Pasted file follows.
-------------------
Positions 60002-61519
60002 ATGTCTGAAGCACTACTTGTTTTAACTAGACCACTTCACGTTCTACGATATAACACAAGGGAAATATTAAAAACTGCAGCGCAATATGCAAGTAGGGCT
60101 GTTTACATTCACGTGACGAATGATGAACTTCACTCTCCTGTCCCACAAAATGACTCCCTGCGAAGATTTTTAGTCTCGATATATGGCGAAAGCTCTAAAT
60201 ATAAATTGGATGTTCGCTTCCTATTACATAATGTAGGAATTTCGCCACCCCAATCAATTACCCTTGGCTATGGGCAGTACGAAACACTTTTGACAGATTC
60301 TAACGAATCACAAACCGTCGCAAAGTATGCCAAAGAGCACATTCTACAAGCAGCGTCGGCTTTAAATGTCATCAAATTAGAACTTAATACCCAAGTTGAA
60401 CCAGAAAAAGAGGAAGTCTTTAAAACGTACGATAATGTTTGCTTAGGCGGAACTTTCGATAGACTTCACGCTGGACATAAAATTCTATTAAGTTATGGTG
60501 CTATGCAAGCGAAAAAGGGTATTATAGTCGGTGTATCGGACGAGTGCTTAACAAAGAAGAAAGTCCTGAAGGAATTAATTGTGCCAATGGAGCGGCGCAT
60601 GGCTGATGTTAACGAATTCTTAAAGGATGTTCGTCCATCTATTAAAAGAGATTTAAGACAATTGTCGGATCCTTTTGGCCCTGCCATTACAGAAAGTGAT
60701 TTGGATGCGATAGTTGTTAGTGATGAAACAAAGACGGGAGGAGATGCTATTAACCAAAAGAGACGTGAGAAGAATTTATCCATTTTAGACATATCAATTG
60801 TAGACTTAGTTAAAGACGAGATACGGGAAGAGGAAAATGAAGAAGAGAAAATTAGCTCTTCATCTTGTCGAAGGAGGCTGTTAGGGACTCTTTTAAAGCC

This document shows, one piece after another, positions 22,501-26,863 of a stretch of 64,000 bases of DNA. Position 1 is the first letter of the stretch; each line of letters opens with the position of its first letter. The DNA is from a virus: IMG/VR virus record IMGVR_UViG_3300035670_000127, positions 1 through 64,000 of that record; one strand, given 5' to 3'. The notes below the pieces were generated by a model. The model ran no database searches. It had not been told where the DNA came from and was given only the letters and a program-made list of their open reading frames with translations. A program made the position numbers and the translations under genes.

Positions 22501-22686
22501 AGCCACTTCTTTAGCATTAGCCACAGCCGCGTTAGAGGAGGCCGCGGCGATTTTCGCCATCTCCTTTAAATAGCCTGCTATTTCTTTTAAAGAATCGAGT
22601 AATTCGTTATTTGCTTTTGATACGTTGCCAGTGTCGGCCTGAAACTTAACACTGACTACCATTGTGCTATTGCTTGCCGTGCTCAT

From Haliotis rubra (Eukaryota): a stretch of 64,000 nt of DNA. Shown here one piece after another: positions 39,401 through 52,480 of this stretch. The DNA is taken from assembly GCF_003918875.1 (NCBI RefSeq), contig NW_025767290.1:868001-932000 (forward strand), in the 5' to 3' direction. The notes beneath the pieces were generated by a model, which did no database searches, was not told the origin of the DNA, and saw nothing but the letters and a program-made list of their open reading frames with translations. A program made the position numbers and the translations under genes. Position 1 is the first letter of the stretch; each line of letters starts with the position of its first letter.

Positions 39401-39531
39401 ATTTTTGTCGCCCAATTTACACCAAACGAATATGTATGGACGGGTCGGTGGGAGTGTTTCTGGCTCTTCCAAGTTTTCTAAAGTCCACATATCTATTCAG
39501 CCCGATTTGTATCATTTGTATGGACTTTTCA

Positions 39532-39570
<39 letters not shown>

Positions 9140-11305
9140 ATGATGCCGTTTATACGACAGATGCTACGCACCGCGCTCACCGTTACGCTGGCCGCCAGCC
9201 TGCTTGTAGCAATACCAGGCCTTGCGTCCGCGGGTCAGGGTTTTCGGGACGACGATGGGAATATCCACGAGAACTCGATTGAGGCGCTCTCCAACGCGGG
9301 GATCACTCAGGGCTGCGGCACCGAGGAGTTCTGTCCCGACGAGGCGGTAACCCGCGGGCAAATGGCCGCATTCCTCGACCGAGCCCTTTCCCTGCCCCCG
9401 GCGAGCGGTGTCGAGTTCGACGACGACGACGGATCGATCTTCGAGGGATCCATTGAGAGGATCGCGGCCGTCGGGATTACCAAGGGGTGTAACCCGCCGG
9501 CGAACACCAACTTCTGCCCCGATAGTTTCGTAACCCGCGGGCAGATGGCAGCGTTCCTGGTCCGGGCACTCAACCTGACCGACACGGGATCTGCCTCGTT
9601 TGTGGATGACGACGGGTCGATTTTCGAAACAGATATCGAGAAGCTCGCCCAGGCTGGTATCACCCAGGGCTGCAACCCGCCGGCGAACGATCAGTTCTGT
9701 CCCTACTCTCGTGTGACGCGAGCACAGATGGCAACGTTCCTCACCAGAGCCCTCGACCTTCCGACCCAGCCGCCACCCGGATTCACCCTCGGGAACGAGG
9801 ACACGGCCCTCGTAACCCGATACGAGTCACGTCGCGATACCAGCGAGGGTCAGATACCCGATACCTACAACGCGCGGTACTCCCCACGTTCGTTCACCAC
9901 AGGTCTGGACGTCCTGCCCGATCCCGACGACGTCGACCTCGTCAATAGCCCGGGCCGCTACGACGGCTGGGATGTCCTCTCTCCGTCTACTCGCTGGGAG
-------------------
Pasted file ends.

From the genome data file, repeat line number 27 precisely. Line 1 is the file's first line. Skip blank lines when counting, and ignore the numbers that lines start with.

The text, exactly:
9601 TGTGGATGACGACGGGTCGATTTTCGAAACAGATATCGAGAAGCTCGCCCAGGCTGGTATCACCCAGGGCTGCAACCCGCCGGCGAACGATCAGTTCTGT